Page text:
2. Interrogate the Shady Sentences: Find Out Who Did What to Whom

During edits for placement of the main idea, readability should also be considered. At times, the main idea is not yet clear enough in the sentence to place. In those cases, tighten the language first. The formula is simple:

  • Question all vagueness. Ask: What is the action? What entity is performing that action, meaning who or what is the actor?
  • Once the action is identified, express it with a simple verb. Then, make the actor the subject. This subject/verb combination is the main idea.
  • Lastly, clean up. Eliminate any unnecessary phrases and prepositions.

Take, for instance, the sentence below, in all its preposition-full glory:

  • In the description for Product 123 is a reflection of the application of advanced technology, specifically System ABC, for use in addressing security concerns.

 Applying the formula:

  • The action is obscured, but it’s there: the application of the technology. The actor performing that action is Product 123.
  • The word “applies” is a simple verb to express “the application of.” Therefore, “Product 123 applies” is the main idea (subject/verb) of this sentence.
  • The phrase and preposition clean-up could result in this revision:
    • Product 123 applies System ABC advanced technology to address security concerns.

Or, depending on what idea should take precedence, perhaps:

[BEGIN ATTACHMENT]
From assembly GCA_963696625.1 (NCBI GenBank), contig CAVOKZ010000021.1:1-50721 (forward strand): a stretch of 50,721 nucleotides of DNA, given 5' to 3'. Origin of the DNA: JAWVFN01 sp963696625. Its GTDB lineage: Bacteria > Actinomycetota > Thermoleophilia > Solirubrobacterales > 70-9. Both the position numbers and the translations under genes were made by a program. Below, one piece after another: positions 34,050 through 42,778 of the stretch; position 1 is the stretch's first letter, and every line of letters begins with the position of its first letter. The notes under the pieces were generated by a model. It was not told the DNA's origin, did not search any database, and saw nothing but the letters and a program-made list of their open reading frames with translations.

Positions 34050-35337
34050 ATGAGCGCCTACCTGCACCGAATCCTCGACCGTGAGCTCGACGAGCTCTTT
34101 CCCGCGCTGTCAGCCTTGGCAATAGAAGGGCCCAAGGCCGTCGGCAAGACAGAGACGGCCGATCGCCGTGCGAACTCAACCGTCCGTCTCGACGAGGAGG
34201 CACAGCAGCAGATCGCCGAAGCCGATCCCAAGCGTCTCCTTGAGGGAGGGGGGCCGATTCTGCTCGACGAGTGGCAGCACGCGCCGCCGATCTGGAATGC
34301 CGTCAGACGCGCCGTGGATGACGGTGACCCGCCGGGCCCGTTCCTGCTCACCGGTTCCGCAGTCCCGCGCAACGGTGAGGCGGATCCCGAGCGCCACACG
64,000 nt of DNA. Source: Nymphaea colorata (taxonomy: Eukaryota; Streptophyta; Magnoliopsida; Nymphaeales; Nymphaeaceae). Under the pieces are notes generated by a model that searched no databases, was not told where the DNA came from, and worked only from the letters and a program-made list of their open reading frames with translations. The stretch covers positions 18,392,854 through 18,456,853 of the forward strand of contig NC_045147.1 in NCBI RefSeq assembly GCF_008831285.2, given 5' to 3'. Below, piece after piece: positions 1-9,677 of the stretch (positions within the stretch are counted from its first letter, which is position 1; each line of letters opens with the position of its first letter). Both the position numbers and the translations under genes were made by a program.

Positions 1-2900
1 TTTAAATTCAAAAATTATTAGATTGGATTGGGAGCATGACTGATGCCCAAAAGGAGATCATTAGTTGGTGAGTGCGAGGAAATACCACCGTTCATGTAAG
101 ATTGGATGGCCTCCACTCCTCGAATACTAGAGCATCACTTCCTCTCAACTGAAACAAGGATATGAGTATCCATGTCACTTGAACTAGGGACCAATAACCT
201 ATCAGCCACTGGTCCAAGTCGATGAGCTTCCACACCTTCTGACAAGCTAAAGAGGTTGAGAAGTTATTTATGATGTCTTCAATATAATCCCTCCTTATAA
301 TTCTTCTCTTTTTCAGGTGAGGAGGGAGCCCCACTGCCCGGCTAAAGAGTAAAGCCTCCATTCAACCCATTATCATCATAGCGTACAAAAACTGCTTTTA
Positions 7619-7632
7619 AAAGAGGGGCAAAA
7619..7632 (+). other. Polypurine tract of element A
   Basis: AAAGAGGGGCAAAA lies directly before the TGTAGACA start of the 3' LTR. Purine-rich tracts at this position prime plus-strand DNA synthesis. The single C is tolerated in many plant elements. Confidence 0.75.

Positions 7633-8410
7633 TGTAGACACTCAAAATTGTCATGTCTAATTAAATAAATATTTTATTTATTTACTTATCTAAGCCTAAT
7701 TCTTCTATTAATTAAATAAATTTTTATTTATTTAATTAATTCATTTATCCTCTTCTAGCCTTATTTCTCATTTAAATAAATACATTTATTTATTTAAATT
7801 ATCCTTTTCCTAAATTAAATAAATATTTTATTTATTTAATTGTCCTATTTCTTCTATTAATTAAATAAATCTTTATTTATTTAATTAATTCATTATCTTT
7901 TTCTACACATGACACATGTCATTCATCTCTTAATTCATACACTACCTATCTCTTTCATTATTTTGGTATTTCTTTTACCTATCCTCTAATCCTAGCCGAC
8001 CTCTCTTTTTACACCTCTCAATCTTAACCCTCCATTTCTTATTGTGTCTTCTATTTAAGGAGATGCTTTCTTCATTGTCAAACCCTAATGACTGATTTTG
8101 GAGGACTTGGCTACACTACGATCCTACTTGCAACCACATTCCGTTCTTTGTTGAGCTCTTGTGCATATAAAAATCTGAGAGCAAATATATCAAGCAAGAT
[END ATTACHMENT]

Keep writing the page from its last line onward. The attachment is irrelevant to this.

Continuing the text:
• To address security concerns, Product 123 applies System ABC advanced technology.

3. The Balanced Sentence and the Balanced Paragraph

In a balanced sentence, parallel elements are set off against each other, like equal weights on a scale — equivalent in length, structure and importance. Whether cumulative or periodic in terms of independent clause placement, each element is vital to the overall concept.

  • To err is human, to forgive divine.
  • When the going gets tough, the tough get going.
  • We design products that are innovative, but also cost-effective.

A balanced paragraph is comprised entirely of these balanced sentences — related points and counterpoints.

  • Our service desk ticketing software automates repetitive tasks but personalizes individual services. Module A increases productivity while decreasing response time. Module B supports resolution of current issues while preventing escalation. Module C stores the latest data while indexing it alongside historical solutions.

Balanced structures present a measured, often clever, symmetry that can increase credibility, if not overdone. There’s technique and craftmanship involved, so it’s best to use this structure only when several related points must be made. One or two well-placed uses of balance stand out, but several in one bid can seem gimmicky. There’s a fine line between clever and glib.

4. The Rare Occasions When Passive Voice Is Preferred

Active sentences, where the subject performs the verb, are clearer and shorter and thus favored. But occasionally passive voice has its place, too. Use it when it’s appropriate to focus on the entity affected by the action.